XML::Compile::SOAP11(3) SOAP 1.1 protocol


 XML::Compile::SOAP11 has extra code in
   is a XML::Compile::SOAP
 XML::Compile::SOAP11 is extended by


# use either XML::Compile::SOAP11::Client or ::Server
# See XML::Compile::SOAP for global usage examples.


This module handles the SOAP protocol version 1.1. See http://www.w3.org/TR/2000/NOTE-SOAP-20000508/). The implementation tries to behave like described in http://www.ws-i.org/Profiles/BasicProfile-1.0.html

Two extensions are made: the SOAP11 client XML::Compile::SOAP11::Client. and server in XML::Compile::SOAP11::Server.

Extends ``DESCRIPTION'' in XML::Compile::SOAP.


Extends ``METHODS'' in XML::Compile::SOAP.


Extends ``Constructors'' in XML::Compile::SOAP.
To simplify the URIs of the actors, as specified with the "destination" option, you may use the STRING "NEXT". It will be replaced by the right URI.

 -Option    --Defined in        --Default
  media_type  XML::Compile::SOAP  text/xml
  schemas     XML::Compile::SOAP  created internally
media_type => MIMETYPE
schemas => "XML::Compile::Cache" object
XML::Compile::SOAP11->register($uri, $envns)
Inherited, see ``Constructors'' in XML::Compile::SOAP


Extends ``Accessors'' in XML::Compile::SOAP.
Inherited, see ``Accessors'' in XML::Compile::SOAP
Inherited, see ``Accessors'' in XML::Compile::SOAP
Inherited, see ``Accessors'' in XML::Compile::SOAP

Single message

Extends ``Single message'' in XML::Compile::SOAP.
$obj->compileMessage( <'SENDER'|'RECEIVER'>, %options )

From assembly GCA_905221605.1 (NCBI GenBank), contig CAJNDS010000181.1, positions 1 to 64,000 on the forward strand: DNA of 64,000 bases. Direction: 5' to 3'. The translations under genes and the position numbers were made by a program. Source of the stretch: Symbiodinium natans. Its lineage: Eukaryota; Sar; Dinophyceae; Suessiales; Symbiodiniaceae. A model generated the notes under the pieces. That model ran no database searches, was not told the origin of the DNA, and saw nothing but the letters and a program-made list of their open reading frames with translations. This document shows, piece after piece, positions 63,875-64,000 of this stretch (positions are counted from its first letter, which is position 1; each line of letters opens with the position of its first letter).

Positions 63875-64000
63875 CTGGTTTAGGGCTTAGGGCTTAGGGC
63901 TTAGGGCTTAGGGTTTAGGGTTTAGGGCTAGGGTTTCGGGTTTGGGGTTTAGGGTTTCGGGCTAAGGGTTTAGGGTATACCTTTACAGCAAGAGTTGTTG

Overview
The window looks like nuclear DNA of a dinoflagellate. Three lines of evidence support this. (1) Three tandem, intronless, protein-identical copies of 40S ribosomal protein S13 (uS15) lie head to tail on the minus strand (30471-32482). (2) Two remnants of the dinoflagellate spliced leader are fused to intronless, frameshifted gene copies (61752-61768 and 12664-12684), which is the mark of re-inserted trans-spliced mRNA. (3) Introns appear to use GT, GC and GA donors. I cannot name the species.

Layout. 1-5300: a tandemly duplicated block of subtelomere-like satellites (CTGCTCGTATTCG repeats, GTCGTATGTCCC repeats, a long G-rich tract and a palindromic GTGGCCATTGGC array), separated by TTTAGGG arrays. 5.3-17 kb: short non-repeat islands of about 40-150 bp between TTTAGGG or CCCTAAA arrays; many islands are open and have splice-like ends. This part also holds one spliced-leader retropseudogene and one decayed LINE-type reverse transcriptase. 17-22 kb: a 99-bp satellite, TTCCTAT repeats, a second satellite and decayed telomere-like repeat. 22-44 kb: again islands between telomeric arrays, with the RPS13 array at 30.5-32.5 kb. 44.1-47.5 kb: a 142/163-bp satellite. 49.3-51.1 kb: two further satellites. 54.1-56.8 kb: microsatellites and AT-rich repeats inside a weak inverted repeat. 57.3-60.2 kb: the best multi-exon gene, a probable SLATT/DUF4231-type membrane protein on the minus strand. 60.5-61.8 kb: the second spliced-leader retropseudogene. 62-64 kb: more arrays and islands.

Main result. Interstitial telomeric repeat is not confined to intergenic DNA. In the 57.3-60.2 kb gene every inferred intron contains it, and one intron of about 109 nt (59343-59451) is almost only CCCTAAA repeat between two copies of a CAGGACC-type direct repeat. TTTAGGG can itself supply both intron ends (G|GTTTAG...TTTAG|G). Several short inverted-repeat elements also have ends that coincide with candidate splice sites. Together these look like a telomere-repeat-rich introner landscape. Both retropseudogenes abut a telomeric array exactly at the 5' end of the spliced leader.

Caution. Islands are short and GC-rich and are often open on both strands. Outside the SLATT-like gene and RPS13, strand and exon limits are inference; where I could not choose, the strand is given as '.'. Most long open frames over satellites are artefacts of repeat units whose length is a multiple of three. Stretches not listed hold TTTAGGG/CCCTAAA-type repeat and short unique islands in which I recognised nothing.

-Option        --Defined in        --Default
  body            XML::Compile::SOAP  []
  destination     XML::Compile::SOAP  []
  faults          XML::Compile::SOAP  []
  header          XML::Compile::SOAP  undef
  headerfault                         []
  mustUnderstand  XML::Compile::SOAP  []
  procedure       XML::Compile::SOAP  undef
  role            XML::Compile::SOAP  ULTIMATE
  roles           XML::Compile::SOAP  []
destination => ARRAY-OF-PAIRS
faults => ENTRIES|HASH
header => ENTRIES|HASH
headerfault => ENTRIES
ARRAY of simple name with element references, for all expected faults. There can be unexpected faults, which will not get decoded automatically.
mustUnderstand => STRING|ARRAY-OF-STRING
procedure => TYPE
roles => ARRAY-OF-URI
Inherited, see ``Single message'' in XML::Compile::SOAP


Extends ``Helpers'' in XML::Compile::SOAP.


Extends ``Transcoding'' in XML::Compile::SOAP.
Inherited, see ``Transcoding'' in XML::Compile::SOAP
Inherited, see ``Transcoding'' in XML::Compile::SOAP
Inherited, see ``Transcoding'' in XML::Compile::SOAP


Extends ``DETAILS'' in XML::Compile::SOAP.

SOAP introduction

Extends ``SOAP introduction'' in XML::Compile::SOAP.

Supported servers

Extends ``Supported servers'' in XML::Compile::SOAP.

Naming types and elements

Extends ``Naming types and elements'' in XML::Compile::SOAP.

Client and Server implementations

Extends ``Client and Server implementations'' in XML::Compile::SOAP.

Use of wildcards (any and anyAttribute)

Extends ``Use of wildcards (any and anyAttribute)'' in XML::Compile::SOAP.

Header and Body entries

You only call compileMessage() explicitly if you do not have a WSDL file which contains this information. In the unlucky situation, you have to dig out the defined types by hand.

But even with a WSDL, there are still a few problems you may encounter. For instance, the WSDL will not contain "mustUnderstand" and "actor" header routing information. You can add these to the compileClient call

  my $call = $wsdl->compileClient
    ( 'MyCall'
    , mustUnderstand => 'h1'
    , destination    => [ h1 => 'NEXT' ]

Simplest form

In the simplest form, the "header" and "body" refer (optionally) to a list of PAIRS, each containing a free to choose unique label and the type of the element. The unique label will be used in the Perl HASH which represents the message.

 my $h1el = pack_type $myns, $some_local;
 my $b1el = 'myprefix:$other_local';
 my $encode_query = $client->compileMessage
   ( 'SENDER'
   , header   => [ h1 => $h1el ]
   , body     => [ b1 => $b1el ]
   , mustUnderstand => 'h1'